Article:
Quakers in the media

I’ve been wanting to post about this for a very long time. It’s a topic that seems to come up again and again, and one that is faced by modern Quakers who don’t often see themselves in the media. As media is both reflector and reflection of what is reality, without imagery depicting modern Quakerism, the general public (who doesn’t blog) still thinks of us as the Quaker Oats man or Shakers.

I’ve been searching for up-to-date portrayals of Quakers in the entertainment world, specifically movies and tv shows, using IMDB, and other basic avenues. What I’ve discovered is that there aren’t many. Of course, the basics are:

  • High Noon (movie, 1952)
  • The Friendly Persuasion (movie, 1956)
  • Six Feet Under (tv, 2005)
  • Angel and the Badman (movie, 1947)
  • A Quaker Mother (movie, 1911)
  • Down to the Sea in Ships (movie, 1922)

There are various Quaker characters that appear in many films but these are hardly worth mentioning, as they just added “spice” to the storyline but no substance or contribution to the plot.

Some articles on this topic have complained about entertainment as competition to religion. Some notable Quakers in entertainment (ahem, NPR) include Scott Simon who is unafraid to acknowledge his Quaker background, at least among Quakers. Another comment has been posted by a Quaker TV critic about the lack of TV being an asset, but what about Quakers being included in programming? Can you name any I’ve missed out on?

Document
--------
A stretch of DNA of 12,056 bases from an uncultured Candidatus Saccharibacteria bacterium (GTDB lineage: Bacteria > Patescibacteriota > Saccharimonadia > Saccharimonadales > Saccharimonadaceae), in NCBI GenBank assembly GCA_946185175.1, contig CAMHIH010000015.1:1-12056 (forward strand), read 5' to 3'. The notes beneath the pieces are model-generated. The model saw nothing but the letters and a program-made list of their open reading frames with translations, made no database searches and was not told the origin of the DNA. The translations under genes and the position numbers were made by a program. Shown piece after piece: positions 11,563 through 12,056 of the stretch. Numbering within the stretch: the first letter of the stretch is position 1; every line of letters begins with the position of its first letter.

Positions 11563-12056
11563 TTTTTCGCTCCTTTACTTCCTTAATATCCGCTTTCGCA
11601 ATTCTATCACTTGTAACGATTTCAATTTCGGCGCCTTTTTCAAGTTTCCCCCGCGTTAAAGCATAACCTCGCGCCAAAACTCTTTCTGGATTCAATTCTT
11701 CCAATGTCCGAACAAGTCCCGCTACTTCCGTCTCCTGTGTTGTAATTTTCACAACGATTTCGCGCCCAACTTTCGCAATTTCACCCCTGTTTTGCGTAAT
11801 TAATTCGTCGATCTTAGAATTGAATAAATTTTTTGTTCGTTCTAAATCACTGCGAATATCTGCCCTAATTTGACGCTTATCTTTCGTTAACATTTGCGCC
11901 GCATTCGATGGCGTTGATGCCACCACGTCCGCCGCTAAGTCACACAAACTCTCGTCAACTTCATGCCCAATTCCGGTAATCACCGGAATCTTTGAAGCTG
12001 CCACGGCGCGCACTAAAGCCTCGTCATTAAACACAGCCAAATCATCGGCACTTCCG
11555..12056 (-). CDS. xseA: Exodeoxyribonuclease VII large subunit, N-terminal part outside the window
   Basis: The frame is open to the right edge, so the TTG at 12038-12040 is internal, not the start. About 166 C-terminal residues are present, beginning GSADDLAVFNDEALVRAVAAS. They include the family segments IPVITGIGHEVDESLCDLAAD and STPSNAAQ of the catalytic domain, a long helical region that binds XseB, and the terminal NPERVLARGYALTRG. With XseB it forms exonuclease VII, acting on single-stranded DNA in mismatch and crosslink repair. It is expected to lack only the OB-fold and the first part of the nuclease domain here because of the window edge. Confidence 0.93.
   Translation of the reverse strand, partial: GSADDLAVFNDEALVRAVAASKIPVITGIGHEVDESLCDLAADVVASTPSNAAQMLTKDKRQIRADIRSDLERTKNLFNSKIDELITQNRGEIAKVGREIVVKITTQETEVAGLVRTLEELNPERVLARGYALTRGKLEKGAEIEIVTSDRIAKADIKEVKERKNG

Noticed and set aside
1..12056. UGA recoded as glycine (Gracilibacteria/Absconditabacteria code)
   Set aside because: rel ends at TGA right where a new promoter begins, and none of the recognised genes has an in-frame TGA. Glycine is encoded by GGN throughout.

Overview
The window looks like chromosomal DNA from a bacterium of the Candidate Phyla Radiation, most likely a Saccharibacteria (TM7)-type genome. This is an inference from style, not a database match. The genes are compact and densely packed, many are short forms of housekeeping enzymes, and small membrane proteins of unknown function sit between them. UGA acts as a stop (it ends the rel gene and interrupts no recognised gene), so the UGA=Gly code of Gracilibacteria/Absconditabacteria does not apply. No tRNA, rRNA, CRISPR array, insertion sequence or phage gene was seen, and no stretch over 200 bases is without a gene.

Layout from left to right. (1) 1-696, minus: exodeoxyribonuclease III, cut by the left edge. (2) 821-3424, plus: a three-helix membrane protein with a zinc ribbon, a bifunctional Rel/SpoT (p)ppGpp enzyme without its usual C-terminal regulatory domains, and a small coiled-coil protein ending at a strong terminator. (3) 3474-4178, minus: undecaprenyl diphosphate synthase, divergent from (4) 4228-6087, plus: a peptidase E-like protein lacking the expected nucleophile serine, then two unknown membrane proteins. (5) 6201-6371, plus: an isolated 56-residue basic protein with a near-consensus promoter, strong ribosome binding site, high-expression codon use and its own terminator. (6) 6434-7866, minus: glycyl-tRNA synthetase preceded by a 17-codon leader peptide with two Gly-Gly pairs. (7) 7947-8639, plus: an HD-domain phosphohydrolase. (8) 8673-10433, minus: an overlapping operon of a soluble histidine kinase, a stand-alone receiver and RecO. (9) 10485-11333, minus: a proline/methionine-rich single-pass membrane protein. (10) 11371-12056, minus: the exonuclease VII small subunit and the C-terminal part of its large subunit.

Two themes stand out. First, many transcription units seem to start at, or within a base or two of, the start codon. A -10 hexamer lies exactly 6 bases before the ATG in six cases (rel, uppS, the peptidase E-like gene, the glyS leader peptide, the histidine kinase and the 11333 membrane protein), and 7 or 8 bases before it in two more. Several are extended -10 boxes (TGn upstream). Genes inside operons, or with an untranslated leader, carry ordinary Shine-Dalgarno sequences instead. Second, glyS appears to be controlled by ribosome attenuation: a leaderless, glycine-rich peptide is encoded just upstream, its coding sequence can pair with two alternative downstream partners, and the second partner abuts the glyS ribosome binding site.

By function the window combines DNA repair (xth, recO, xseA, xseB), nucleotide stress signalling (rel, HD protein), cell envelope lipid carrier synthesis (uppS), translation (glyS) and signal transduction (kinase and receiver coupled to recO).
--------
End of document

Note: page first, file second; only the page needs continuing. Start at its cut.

To learn the tool, use the tool (and more)

Meredith Farkas’ blog, Information Wants to Be Free, is great for a number of reasons. Today’s reason for coolness is her simple nod to people to get out of your head and use the tools which are out there, if just for 15 minutes.

“The rest of your time should be spent actually using technologies. Try out some of these things. Create a hosted blog and post to it. Comment on someone else’s blog. Edit a public wiki. Post a photo to Flickr and tag it. Try out Twitter. These are all such easy things to do; each one wouldn’t take more than one or two 15 minute sessions. But the value of actually using these tools is enormous. By using them, you will better understand their possibilities and limitations, their pros and cons.”

Awesome, simple, true. This is the “walk in another’s shoes” testament. It applies also to:

  • Getting upset at bike riders who are in your way as you drive
  • Not understanding the hubub about wikis, blogs, etc.
  • Bikers getting angry at double-parking in the bike lane so the driver can pick up a cup of coffee (aka the “no one will notice, it’ll only be just a minute” theory)
  • Using an iPod instead of complaining how everyone is jumping on the bandwagon

(All of the above apply to me as being the agitator)  And it’s my own personal reminder that, though I think I don’t like IM-ing, I didn’t understand how interesting, helpful, and useful it could be until I did it for 15 minutes. Though I’m not hooked on it, I do have a finer appreciation for it as a tool in my toolbelt (though one that needs sharpening).